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  17. Laura Koch Inactive

    Fred Cole: In addition, a seller may not include in any form of advertising or signage any content that “specifically targets individuals under the age of 21,” including but not limited to cartoon characters or similar images.

    Thank you for posting this, I think it’s interesting to read the actual regulations and to see what was intended. I do honestly wonder if the reality in Colorado matches the spirit of the regulations or just the letter. Sounds like something’s gone sideways in that State, but I can only let OP speak to that as I’ve not been there.

    • #17
    • October 14, 2016, at 12:19 PM PDT
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  18. Fred Cole Member

    Laura Koch:

    Fred Cole: In addition, a seller may not include in any form of advertising or signage any content that “specifically targets individuals under the age of 21,” including but not limited to cartoon characters or similar images.

    Thank you for posting this, I think it’s interesting to read the actual regulations and to see what was intended. I do honestly wonder if the reality in Colorado matches the spirit of the regulations or just the letter. Sounds like something’s gone sideways in that State, but I can only let OP speak to that as I’ve not been there.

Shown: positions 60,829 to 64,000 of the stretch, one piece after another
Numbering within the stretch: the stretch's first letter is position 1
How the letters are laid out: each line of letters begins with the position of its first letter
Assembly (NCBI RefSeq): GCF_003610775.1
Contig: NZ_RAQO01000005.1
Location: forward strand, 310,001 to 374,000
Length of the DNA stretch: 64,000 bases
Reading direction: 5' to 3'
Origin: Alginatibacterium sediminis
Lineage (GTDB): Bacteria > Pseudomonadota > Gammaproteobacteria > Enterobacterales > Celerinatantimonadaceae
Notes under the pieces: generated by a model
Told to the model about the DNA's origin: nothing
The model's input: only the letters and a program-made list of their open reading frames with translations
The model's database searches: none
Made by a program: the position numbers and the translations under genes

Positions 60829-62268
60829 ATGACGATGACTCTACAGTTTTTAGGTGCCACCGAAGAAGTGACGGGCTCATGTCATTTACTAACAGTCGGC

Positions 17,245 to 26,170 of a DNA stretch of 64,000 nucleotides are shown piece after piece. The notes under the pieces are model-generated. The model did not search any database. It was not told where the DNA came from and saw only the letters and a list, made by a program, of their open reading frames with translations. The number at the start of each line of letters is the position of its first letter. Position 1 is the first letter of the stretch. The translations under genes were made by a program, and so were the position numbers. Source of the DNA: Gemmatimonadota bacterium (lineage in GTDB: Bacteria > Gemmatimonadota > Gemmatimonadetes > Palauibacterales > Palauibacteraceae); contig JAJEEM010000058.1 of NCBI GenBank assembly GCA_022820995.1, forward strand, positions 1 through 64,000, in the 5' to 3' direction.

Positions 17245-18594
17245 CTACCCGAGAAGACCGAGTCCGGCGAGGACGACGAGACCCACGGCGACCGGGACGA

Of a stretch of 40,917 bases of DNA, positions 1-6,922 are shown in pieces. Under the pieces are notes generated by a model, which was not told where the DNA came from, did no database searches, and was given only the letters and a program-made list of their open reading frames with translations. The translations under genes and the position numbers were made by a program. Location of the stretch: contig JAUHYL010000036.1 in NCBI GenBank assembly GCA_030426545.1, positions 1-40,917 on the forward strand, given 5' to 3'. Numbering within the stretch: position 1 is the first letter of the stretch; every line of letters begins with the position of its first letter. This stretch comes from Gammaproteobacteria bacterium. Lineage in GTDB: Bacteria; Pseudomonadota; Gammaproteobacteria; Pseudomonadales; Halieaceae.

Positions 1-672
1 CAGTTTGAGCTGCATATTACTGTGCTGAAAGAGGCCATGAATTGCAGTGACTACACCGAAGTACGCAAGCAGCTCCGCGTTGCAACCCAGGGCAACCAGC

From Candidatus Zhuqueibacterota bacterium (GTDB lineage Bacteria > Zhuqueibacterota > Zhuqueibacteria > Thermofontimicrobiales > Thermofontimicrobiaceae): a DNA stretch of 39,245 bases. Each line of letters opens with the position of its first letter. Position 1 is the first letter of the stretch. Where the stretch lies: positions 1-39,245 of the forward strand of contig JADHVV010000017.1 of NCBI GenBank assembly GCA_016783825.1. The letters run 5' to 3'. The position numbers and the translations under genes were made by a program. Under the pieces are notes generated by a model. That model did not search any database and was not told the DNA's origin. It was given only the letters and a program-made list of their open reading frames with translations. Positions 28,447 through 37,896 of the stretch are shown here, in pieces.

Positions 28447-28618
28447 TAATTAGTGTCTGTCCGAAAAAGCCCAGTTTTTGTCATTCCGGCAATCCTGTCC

Those aren’t the actual regulations. That’s from a legal website that boils them down.

    Wrt what’s going on in Colorado, it may be quite different from what the OP claims. He didn’t cite any sources for his stats, so they cannot be critically examined. But it is clear from the tone what his slant is.

    • #18
    • October 14, 2016, at 12:23 PM PDT
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  19. I Walton Member

    There is no policy reform that in the usual hands can’t make the post reform system worse than the original. It’s that common sense thing. It’s just so rare.

    • #19
    • October 14, 2016, at 1:41 PM PDT
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  20. Profile Photo Member

    PsychLynne: I suspect that at some point this thread will morph into the right to legalize conversation, so let me jump in before that happens : )

    Good call.

    • #20
    • October 14, 2016, at 5:37 PM PDT